Our neighborhood celebrates Christmas in many ways, and the Grinches stay online.


Mamma Bear said...

Great post Phelan..It is great that you are allowing your boys to follow their own path. Merry Christmas to you and yours!

Phelan said...

I think following their own hearts is very important. and Merry Christmas to you too!

(and just for the record, I am no longer an atheist, and haven't been for a very long time.)

Felinae said...

Excellent post, Phelan.

Catman and I have also decided to let B's follow/choose her own path. She knows we are going to support her no matter what path/paths she chooses. In my opinion she's turning out just fine, she's an independent, well rounded individual and that's not such a bad way to be. :)

Have a great day,

Michelle said...

Well said, my friend!

TransFarmer said...

great post, well said. I just got booted from a friend's fb because of something similar. She was upset that her company asked their employees to say "Happy Holidays" during this time instead of "Merry Christmas". She put up a rant about Christmas being an American tradition and a bunch of other ill-informed stuff. When I pointed out that there were other holiday celebrations that weren't Christmas, and Happy Holidays covers everything, she accused me of trying to take away her rights and then unfriended me.

No big loss to lose someone with such a small minded view.

On a separate note, do the boys like Bakugan toys? I happen to have two sets that I think small and medium might like.

Basic Humanity said...

It's really nice to read about atheists being happy for others to celebrate. It seems to often they are portrayed as evil... although sometimes they actually do say stupid mean things about religious folk. But sure religious folk sometimes say stupid mean things too.

If someone wishes me Merry I say it back. It's just sharing the joy they feel. And sure if I have a Jewish friend I'm hardly going to wish them happy Christmas instead of happy Hannukah. They could wish me happy Christmas, Happy Hannukah, Happy whatever as long as it's happy.
As long as no one is attempting to force their views on anyone else I think it's all cool. Let people celebrate as they wish.
I do think it's cool you're letting your boys discover their own path... I had to just delete tonnes of what I'd written as it was forming it's own blog post in your comments. :S
Anyway, Happy Christmas.

MamaHen said...

Great post! I had been formulating a similar post in my head because I have just gotten SO sick of all this bitching about Christmas. And most of it from non-religious people who demand their views be respected but want to talk trash about what everybody else believes. You are right; Christian bashing has become the new sport. Glad to see someone else recognize that.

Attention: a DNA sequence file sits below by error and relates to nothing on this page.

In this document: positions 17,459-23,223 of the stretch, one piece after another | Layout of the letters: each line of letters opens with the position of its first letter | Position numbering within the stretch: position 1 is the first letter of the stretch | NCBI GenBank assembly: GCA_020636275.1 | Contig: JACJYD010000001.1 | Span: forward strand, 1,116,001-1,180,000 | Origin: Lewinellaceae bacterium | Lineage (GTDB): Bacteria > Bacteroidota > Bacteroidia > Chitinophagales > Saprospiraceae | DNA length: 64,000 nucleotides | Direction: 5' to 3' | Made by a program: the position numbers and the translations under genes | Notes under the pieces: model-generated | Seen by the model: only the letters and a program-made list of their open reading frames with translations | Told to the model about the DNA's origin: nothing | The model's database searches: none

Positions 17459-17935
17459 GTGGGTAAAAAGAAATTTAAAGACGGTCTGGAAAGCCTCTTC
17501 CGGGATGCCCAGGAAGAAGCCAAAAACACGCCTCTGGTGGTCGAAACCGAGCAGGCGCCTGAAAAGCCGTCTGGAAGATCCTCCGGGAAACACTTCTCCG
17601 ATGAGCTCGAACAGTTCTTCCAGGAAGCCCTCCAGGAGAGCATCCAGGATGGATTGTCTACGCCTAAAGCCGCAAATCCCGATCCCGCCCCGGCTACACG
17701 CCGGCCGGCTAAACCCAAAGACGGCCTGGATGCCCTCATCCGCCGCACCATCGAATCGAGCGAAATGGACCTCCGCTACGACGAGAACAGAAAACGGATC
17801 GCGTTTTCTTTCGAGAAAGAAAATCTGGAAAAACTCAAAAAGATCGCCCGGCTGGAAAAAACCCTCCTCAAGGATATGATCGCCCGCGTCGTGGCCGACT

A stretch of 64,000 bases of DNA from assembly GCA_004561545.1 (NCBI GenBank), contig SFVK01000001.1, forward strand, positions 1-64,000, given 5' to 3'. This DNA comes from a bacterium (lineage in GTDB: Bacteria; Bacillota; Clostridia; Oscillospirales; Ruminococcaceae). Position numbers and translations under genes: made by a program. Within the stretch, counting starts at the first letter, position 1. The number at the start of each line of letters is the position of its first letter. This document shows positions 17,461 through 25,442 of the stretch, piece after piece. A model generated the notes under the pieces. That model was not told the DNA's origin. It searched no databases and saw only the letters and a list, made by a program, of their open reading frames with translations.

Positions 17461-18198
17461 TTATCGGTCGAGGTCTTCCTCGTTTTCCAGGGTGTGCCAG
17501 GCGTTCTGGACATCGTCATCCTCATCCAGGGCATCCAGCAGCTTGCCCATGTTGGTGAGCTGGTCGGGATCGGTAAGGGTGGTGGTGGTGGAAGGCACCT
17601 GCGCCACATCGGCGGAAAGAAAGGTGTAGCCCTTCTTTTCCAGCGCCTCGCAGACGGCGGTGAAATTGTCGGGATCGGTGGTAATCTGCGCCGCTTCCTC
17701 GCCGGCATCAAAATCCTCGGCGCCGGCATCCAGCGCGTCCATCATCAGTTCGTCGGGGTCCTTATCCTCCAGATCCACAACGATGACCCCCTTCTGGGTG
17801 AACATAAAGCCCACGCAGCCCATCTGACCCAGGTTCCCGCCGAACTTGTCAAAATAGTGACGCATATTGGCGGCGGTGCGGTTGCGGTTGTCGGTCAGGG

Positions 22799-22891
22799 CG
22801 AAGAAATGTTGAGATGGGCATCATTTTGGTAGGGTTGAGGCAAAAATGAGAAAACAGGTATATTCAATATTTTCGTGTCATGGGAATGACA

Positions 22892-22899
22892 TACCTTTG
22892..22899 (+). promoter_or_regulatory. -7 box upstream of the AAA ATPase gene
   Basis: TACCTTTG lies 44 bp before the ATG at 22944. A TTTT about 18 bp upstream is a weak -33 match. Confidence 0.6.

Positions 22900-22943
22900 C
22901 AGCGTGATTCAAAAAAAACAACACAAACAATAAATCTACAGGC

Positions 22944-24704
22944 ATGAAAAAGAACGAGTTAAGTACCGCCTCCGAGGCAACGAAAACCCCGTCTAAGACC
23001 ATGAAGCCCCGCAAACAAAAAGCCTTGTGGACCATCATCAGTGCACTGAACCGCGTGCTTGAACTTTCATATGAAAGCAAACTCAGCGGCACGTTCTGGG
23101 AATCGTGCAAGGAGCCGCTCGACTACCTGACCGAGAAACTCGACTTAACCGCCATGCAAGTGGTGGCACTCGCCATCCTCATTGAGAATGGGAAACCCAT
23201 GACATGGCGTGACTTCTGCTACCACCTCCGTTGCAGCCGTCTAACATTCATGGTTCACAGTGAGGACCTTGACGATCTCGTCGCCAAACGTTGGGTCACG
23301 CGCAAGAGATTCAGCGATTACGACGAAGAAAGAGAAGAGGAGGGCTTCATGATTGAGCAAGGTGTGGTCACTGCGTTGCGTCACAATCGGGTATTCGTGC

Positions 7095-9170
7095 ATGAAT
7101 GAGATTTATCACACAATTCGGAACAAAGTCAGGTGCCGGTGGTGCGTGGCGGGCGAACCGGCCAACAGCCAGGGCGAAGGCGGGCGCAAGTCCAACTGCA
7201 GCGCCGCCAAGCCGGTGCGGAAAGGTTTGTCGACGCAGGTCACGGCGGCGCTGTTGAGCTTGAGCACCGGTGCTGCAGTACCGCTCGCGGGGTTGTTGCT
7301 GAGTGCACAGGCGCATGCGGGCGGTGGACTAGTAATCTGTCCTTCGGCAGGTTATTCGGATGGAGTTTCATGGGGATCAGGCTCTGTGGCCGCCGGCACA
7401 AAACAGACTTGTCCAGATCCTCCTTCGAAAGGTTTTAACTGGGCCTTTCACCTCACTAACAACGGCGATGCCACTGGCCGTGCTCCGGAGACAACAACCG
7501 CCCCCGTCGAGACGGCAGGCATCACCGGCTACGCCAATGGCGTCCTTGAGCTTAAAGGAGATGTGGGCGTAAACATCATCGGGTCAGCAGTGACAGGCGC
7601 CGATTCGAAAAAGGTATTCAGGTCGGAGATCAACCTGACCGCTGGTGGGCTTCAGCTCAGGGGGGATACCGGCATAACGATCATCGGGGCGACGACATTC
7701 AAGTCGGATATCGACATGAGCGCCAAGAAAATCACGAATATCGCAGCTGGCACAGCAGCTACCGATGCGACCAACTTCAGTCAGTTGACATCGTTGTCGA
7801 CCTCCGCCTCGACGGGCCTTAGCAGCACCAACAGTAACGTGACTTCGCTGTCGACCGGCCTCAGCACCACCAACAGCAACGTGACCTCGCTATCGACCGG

Phelan said...

Just to be clear, I am no longer an atheist, however I keep my faith close to me and do not broadcast it on the internet. I would never be good at witnessing.

I have been finding myself getting upset with modern atheists. I feel they are mommy issues more than issues with Christians. Growing up in an atheist household, we had Christmas trees and celebrated the holiday, we even sang Christian Christmas Carols!

As for saying Happy Holiday at work, that is up to the business. If that's what they want you to do, it shouldn't be too big of a deal, you can say Merry Merry when you are not getting paid by someone else. (and my boys love bakugans)

I have Jewish friends that tell people Merry Christmas, that tell everyone Merry Christmas and Happy Hanuka in greeting. To be honest, everyone I know, no matter the religion, say it and are happy about it.

Laura said...

Yeah, I'm not into Christmas or Christianity, at all.
I like the lights on the houses, though.

Yart said...

I absolutely love this post. Mouthy wants us to celebrate Hanukkah next year. She came to me with the idea. I think that it is a great learning experience. Maybe this will become a tradition of learning about other festivals of the sun.

Phelan said...

Yart, funny, a Jewish friend of mine just recommended Hanukkah in a box.

Laura, I feel the same about Valentine's Day

Carolyn said...

Nice though-provoking post. We grew up going to a Catholic school, but Mom was a Methodist. Now live in Baptist country. DH nor I are practicing Christians, but still say Merry Christmas, Happy Holidays, etc. No need to bash or undermind another's holiday just because you think you should be offended. It's going to be interesting raising our daughter in such a religious-mixed environment.